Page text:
A guide for catching Flatfish from the shore.
Hi there, the following information is a guide to help you catch flaties around the coast of the UK. First a bit about me, but dont worry i will keep it brief. I was born in Brighton and have lived there most of my life. I fell in love with fishing from an early age and have fished for some 25 ish years. I mainly fish harbours and beaches now but also have a fair bit of knowledge with boat angling. The majority of people who go fishing are friendly people, and chatting to others is the best way to learn about how to fish in your area. I have opened up a small shop on ebay called bits&bobs4sale. I am doing this for a bit of extra cash of course, but also because i enjoy making up good rigs that work and that will help people enjoy this sport as much as i do.
Flounders are the most common of flatfish around the uk. The reason is there ability to live in all types of waters. A easy way to identify them is to run a finger over the area behind its eyes, it will be rough and scaly unlike the plaice. Flounders spawn in the sea during late winter and join into large shoals for this reason. Immature flounders start there early days in fresh water, once thay begin to mature the move into salt water and rarely return. They can be caught all year round but the winter months bring larger amounts especially in the English channel.
The best time to catch them is after a gale this is when they invade storm beaches looking for shellfish that have been ripped from there shells. The best bait to use for this time is razorfish & cockles. At other times the best general baits are peeler crab,white rag & red rag. Flounders are nosy fish so luminous beads are always worth adding to your traces Flounder spoons are good when fishing on sheltered beaches or harbours & piers. Rag worms are best used when the water is clear. Hook the worm leaving the tale end free to wiggle about in the water. The way they bite varies,from small nibbles to fast bending runs. It is best not to strike when they bite but just let the hook do the job in its own time.
Best method i think is to use a large piece of peeler crab (juicy). Cast a long distance out and then every couple of minutes just give you reel one turn of the handle. This will disturb the sea bed and the nosy flatfish will be drawn to it.
Flounder spoon with beads & Aberdeen hook.
Plaice:- Plaice are the most common flatfish that you will catch when shore fishing. The numbers have greatly gone down in the last 10 years, The average size for shore fishing is about 1 lb but they can be caught upto 4 lb. Plaice are easy to identify by there large red/orange spots. They have a series of horny knobs on the top of the heads & the back of the plaice is smooth unlike the other two. Spawning is the same as the flounder. Plaice are the only flatfish that rarely feed at night but some of the better catches will be at dusk. They can be caught all through the summer but are in poor condition early in the year due to spawning. The baits to use are Peeler crab, lugworm, King rag, Harbour rag, & mussels. You can catch them by using a flowing trace with beads or a paternoster. Hook sizes vary depending on the baits you are going to use, but Aberdeen Hooks are the ideal type as they are very sharp.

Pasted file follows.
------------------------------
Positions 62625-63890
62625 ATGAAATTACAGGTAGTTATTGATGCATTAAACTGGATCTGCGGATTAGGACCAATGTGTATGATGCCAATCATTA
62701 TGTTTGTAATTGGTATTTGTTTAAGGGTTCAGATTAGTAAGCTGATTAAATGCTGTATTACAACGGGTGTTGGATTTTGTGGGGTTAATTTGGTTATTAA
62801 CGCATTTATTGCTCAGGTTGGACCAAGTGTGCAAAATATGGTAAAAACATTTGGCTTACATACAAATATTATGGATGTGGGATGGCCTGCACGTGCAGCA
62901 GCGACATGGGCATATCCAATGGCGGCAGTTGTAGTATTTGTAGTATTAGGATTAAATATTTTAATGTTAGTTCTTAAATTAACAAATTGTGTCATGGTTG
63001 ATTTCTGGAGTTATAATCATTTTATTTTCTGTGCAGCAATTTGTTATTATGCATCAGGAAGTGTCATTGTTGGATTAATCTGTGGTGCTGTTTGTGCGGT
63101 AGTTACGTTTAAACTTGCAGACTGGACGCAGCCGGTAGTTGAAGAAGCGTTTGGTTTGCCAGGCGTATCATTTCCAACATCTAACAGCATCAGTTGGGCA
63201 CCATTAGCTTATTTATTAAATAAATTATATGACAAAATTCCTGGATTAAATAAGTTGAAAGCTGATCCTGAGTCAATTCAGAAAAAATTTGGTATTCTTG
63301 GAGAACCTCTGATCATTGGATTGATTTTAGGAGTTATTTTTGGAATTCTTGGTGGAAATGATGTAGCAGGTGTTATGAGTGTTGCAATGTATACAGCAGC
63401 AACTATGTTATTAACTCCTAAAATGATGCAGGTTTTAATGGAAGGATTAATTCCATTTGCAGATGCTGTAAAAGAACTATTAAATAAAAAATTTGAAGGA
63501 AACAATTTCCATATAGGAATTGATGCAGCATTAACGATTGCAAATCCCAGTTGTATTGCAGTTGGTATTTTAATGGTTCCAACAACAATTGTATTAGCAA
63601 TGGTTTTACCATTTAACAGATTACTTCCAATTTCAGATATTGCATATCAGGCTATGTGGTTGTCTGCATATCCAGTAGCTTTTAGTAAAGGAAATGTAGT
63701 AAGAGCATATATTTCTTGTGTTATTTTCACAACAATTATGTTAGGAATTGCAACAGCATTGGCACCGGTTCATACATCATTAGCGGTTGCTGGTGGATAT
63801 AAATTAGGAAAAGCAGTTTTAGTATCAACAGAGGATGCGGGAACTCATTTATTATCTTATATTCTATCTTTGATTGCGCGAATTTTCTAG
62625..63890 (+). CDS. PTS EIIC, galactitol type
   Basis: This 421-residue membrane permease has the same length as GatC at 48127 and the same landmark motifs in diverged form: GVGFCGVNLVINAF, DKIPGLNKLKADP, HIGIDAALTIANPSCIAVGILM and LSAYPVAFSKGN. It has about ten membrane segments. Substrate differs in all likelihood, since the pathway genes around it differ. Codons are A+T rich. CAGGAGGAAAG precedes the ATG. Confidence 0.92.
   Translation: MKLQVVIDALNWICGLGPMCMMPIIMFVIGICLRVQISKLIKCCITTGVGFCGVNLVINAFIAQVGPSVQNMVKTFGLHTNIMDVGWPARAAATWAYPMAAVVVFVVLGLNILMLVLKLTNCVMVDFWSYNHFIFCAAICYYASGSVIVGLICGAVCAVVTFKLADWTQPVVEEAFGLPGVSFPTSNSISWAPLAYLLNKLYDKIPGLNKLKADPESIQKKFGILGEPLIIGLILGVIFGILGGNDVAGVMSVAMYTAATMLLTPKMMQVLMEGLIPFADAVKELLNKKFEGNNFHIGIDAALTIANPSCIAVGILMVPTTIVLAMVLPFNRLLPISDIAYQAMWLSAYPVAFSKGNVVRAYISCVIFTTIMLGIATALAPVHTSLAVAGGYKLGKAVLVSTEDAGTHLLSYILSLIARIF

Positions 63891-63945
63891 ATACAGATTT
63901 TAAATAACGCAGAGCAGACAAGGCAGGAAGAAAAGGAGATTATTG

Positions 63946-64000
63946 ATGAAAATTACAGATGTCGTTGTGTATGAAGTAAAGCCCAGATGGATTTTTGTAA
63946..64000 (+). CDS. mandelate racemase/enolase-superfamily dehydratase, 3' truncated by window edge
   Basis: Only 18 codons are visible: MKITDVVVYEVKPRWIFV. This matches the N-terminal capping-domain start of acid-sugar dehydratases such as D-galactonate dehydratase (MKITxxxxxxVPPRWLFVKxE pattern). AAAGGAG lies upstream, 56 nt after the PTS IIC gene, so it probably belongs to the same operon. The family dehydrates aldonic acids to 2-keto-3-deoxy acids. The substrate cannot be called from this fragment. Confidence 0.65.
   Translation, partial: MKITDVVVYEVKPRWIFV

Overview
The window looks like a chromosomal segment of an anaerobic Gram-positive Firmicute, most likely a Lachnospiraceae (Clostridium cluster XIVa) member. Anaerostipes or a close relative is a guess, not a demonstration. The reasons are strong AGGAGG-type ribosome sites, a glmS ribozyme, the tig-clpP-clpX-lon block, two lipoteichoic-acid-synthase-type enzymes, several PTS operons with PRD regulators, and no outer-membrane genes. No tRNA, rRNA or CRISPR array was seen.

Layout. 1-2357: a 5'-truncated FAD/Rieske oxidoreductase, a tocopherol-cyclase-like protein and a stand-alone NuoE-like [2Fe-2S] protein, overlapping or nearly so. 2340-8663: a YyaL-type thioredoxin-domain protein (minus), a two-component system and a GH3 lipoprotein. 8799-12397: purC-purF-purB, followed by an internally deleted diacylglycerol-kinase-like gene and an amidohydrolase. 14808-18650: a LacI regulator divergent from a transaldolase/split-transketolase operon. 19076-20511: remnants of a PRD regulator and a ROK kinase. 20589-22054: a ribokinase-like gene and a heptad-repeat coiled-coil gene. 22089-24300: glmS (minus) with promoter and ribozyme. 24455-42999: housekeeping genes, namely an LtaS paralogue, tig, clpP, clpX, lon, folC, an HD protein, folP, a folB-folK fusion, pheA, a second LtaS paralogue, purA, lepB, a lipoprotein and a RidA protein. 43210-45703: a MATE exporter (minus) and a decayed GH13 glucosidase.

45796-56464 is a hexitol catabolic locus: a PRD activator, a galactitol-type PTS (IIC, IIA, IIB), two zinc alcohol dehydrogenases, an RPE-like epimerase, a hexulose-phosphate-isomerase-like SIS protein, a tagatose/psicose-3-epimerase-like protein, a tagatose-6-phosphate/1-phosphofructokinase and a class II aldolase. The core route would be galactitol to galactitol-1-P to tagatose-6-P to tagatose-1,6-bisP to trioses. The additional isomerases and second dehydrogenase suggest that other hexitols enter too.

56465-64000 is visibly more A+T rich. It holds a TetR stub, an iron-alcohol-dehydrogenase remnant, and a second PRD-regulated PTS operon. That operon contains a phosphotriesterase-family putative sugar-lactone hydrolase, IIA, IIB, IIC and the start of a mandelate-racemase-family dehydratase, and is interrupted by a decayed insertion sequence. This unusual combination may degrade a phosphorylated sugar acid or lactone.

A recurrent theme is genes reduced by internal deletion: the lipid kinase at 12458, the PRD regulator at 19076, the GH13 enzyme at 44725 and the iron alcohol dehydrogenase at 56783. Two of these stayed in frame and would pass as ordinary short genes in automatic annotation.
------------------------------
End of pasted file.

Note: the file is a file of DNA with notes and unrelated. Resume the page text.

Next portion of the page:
Dabs are one of the smallest of the flatfish family, A 1 lb dab is a good size. You can catch them around harbours, piers & steep shingle beaches that have a sandy bottom. You can catch them all around the UK. The larger ones are caught in the autumn & spring but you can catch them all year round. They are easy to identify by there sandy colour, they are much lighter than the other flatfish in this guide. They have specks of orange and yellow in there skin but these are much smaller marks than plaice. The common bait to use are lug worm or black lug. I find that stale black lug is the best for dabs. In the summer peeled peeler crab legs is also a great bait this is also a could method when there are lots of crabs about stealing all your worms. Tackle is a 2 or 3 hook paternoster with size 2 hooks or a simple flowing trace.
There are 4 types of soles but the most regular is the dover sole. The dover sole is the biggest and is tongue shaped. sole are common in the English channel but are also caught in the Irish & North Sea. Summer and early autumn are the best times to catch them but it does vary on your area. They feed mainly at night and close to the shoreline. If you catch one there are often many more in the same area. Best bait is black lug on a flowing trace with small hooks 4 - 6. There main feeding time is 2 hours after dusk or 2 hours before dawn. They bury themself in the sand when the tide is running strongly and swim out to face the other way as the tide turns. This is also a good time to catch them.
I hope you have found this guide useful. Please tick the box at the bottom of the page if it was useful to you. I have also wrote 2 other guides, one on cod fishing and one on bass.
Please have a look in my shop for a wide selection of well made rigs.
This is a link to my shop http://stores.ebay.co.uk/bitsbobs4sale